Training details scarce in file of officer who shot Wright

MINNEAPOLIS (AP) — The service file of a former police officer charged in the fatal shooting of Daunte Wright, a 20-year-old Black motorist, in a Minneapolis suburb this month contains scarce details about her police training history.

The files released to The Associated Press on Monday include former Brooklyn Center police Officer Kim Potter’s job application, letters of recognition, pay information and a training status letter with most sections blacked out. The AP requested the documents under the Minnesota Government Data Practices Act.

The documents show Potter earned a bachelor’s degree in criminal justice from St. Mary’s College in Winona and underwent law enforcement skills training at Alexandria Technical College before joining the Brooklyn Center Police Department in late February 1995. Potter completed training courses in policy and procedures, firearms and “felony stop procedures,” among others, less than five months later, according to the documents.

Redacted sections in the training status letter include volunteer experience, financial history, driving record, and criminal history, among others. Brooklyn Center officials have not responded to questions about whether any materials, including commendations or discipline, were withheld.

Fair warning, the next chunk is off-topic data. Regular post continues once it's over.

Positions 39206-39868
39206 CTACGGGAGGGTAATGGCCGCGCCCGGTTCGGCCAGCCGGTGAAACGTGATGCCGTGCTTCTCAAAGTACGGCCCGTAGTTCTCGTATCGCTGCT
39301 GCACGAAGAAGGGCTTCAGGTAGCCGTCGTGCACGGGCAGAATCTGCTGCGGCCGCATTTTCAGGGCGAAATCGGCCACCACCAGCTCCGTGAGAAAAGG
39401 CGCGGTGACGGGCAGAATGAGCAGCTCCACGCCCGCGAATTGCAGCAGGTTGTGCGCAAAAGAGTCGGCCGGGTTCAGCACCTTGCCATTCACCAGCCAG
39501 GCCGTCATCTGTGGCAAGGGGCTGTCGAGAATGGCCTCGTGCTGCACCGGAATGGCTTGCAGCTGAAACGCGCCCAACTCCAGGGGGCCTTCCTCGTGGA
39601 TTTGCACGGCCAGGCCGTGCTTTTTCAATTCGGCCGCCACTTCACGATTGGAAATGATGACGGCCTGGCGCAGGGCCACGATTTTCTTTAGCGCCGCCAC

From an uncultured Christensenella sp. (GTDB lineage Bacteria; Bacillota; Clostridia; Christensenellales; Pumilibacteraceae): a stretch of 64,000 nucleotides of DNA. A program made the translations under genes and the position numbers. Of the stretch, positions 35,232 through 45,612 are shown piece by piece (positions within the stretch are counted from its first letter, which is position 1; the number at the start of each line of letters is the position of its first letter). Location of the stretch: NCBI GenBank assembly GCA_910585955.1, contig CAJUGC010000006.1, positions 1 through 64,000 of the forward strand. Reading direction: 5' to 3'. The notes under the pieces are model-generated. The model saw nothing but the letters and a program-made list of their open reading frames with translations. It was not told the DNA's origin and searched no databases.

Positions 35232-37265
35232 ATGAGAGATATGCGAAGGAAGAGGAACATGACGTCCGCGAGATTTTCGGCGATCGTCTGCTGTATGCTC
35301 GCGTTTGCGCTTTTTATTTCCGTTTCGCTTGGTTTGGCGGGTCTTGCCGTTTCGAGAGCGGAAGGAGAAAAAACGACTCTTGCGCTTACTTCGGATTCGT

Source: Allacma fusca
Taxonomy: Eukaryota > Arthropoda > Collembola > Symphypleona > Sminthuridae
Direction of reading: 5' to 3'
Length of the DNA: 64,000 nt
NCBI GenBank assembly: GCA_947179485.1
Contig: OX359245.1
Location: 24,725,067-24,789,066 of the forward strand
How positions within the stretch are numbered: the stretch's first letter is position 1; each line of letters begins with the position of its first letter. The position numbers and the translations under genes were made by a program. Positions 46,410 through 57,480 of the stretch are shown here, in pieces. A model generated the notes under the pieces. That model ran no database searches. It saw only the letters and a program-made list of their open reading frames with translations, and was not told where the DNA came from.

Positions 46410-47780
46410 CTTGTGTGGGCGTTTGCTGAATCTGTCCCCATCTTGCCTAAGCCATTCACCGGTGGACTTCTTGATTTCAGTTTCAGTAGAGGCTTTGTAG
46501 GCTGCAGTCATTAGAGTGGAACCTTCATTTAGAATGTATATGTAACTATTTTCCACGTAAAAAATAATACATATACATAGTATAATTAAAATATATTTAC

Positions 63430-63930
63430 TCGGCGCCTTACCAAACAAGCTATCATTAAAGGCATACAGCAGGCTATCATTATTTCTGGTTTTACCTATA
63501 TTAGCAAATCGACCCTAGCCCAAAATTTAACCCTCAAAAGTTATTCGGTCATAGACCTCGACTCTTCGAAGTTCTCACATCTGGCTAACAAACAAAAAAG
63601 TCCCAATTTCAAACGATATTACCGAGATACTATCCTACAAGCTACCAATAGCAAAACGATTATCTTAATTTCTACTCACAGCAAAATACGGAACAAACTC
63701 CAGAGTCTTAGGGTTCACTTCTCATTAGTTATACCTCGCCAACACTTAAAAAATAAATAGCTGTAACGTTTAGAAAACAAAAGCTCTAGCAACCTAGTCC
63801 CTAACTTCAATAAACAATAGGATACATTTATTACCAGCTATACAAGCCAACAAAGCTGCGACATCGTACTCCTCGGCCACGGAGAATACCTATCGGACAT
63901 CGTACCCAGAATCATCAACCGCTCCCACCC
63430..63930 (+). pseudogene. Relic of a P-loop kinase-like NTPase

Other records show Potter volunteered for the Minnesota Law Enforcement Memorial Association’s honor guard, which marches at funerals and memorials for officers killed in the line of duty, early in her career before becoming a hostage negotiator, field training officer and the local union president.

Potter is charged with second-degree manslaughter in Wright’s death. Brooklyn Center Police Chief Tim Gannon said he believed Wright mistakenly fired her handgun instead of her Taser. Her body camera video recorded Potter shouting, “Taser! Taser!” before she shot Wright.

Wright’s family and community leaders are calling for more serious charges against Potter. She and Gannon resigned days after Wright died.

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